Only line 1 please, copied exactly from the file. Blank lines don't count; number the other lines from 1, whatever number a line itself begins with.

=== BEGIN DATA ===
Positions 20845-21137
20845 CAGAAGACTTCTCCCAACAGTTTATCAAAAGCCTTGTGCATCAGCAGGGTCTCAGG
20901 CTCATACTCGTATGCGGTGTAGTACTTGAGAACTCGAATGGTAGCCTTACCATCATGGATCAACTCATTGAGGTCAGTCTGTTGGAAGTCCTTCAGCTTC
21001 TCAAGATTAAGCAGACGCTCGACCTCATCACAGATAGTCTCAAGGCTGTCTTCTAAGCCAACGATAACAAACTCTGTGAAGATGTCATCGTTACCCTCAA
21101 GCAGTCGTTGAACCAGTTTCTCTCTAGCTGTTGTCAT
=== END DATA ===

Positions 20845-21137